Final Cut Pro has always been an odd kettle of fish. When designing it, Apple took the likes of Avid and Media 100 (both of whom have a longer Mac heritage than a Windows one) as its starting point and built a low-cost powerhouse that would be as happy to run as a software-only solution as it would with a hardware board in tow.
However, these two arenas never seemed to mesh in the product. Lower-end users weren’t happy that the package ran far more slowly than its competitors on cheaper machines, and its interface design really needed a dual-display set-up to work properly. High-end users were limited by the lack of support from board manufacturers, until Pinnacle released CinéWave (a Mac version of the Targa board) late last year.
Events have now caught up with Final Cut. Even the cheapest G4 now on the market can run Final Cut quite happily, a couple of 19-inch monitors costs a lot less than previously, and there’s a wide range of boards available from CinéWave to Matrox’s RTMac via boards from Digital Voodoo and ProMax. And Apple has just updated the software to version 2.0.
Apple has put a lot of effort into creating the engine to allow Final Cut to run real-time. The ability to work in real-time, without having to wait for effects to render, opens Final Cut up to a whole new audience used to this in variable quality from higher-end solutions down to Windows-based solutions such as RT2000. My only current concern is with the quality of the available Macintosh boards, which are still first generation compared to Windows solutions, but hopefully these should stop being poor cousins within a few software revisions.
The rest of the update, while definitely worthwhile, is not likely to make you whoop with excitement – but for users of version 1.25, it’s likely to reduce both your blood pressure and the number of late nights you have put in. The new features concentrate on tidying up the UI and allow you to reduce that mess of footage that’s currently clogging up your hard drive.
Putting together complex projects relies on having good asset management tools – and Final Cut was severely lacking in these until now. Now users have access to bins (on top of folders), the Media Manager for instant removal of unwanted footage, and the Render Manager for removing unnecessary render files. There’s also a Reconnect Media command to remove broken links between project and source clips – and an Analyze Movie command to retrieve just about any form of information about a piece of footage (including data rate, frame rate and video/audio codecs).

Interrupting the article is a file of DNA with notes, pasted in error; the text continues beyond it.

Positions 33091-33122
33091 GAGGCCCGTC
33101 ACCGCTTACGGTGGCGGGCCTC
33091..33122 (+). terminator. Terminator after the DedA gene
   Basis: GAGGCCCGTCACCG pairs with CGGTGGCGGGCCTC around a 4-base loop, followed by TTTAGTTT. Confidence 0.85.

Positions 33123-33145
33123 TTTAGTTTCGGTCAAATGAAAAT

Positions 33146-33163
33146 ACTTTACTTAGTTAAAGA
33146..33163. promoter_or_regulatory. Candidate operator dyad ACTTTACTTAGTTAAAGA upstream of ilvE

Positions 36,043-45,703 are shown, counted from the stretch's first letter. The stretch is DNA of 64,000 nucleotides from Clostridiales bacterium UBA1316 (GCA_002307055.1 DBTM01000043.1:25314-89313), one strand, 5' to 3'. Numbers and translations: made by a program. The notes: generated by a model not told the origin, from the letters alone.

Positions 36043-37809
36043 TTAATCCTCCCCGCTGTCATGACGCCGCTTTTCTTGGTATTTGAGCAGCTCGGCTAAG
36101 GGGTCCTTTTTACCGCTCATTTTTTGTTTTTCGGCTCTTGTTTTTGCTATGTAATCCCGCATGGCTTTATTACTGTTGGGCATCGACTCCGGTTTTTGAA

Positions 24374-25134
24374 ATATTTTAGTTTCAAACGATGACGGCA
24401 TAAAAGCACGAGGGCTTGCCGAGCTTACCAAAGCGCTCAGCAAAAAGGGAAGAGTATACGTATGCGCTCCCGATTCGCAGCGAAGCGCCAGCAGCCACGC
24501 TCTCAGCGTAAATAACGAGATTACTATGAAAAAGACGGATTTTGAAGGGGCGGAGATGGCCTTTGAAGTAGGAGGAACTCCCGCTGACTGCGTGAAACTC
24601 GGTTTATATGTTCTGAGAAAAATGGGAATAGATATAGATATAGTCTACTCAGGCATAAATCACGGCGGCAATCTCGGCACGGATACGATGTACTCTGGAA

Bins allow users to colour clips to make them easier to see (though there’s still no thumbnail mode) and sort them by any category displayed. However, it’s the Media Manager that’s going to mean the most to users, especially those short on disk space. It allows you to chop out unused media, either entire clips or just the parts that aren’t used, which is ideal for when projects have been finished. You can also export projects with only the used clips intact, which is useful for teams.
The Render Manager is another great device for removing leftover render files. This is useful for getting rid of space-gobbling renders from the beginning of projects while you work on the end. However, it has no facilities to get rid of the leftover half-files that fester out-of-sight on your drive when a render crashes your machine and eat up lots of space until you manually find and delete them.
The rest of the updates are more minor but useful. For example, Final Cut adds Start/Stop Detection, which looks through tapes and automatically spots breaks to create multiple scenes for you (sound familiar? It was invented for iMovie). This doesn’t always work, but if your cameraman leaves little bits of black space between clips it’s a handy feature to have.
Other improvements include support for 24fps footage (if you work with film) and an EDL creator, which when coupled with Final Cut’s support for HDTV or film resolutions, allows a Final Cut-powered G4 to make a decent offline machine. Larger set-ups will also appreciate the much-improved capture preference dialog, allowing you to quickly change settings when capturing from a different camera.
There’s also an animated text generator, which is as good as you’d expect from a built-in CG. Better is the addition of VU meters and support for OMF format audio. BIAS’s PeakDV audio-editing tool is also included, giving Final Cut decent audio capabilities at long last.
Other bundled pieces of software include the ubiquitous Cleaner 5 EZ for compression to Web video formats, Cinema 4D Go for basic 3D modelling and animation, and Commotion DV. This is the cut down version of the respected compositing tool which gives you access to some excellent tidying-up tools.
Final Cut comes with a decent-sized manual and some tutorials (at last), and an apparent performance upgrade – including true multi-processor support.
Final Cut Pro 2 did show an obvious speed boost
but how much of this is due to refinements in the program and how much is due to the power of the G4 needed to run it is unsure. The software still takes a long time to render materials, although the end results are excellent.
Final Cut Pro 2 is a high-quality, powerful tool, but users should think twice before using it without a real-time video card.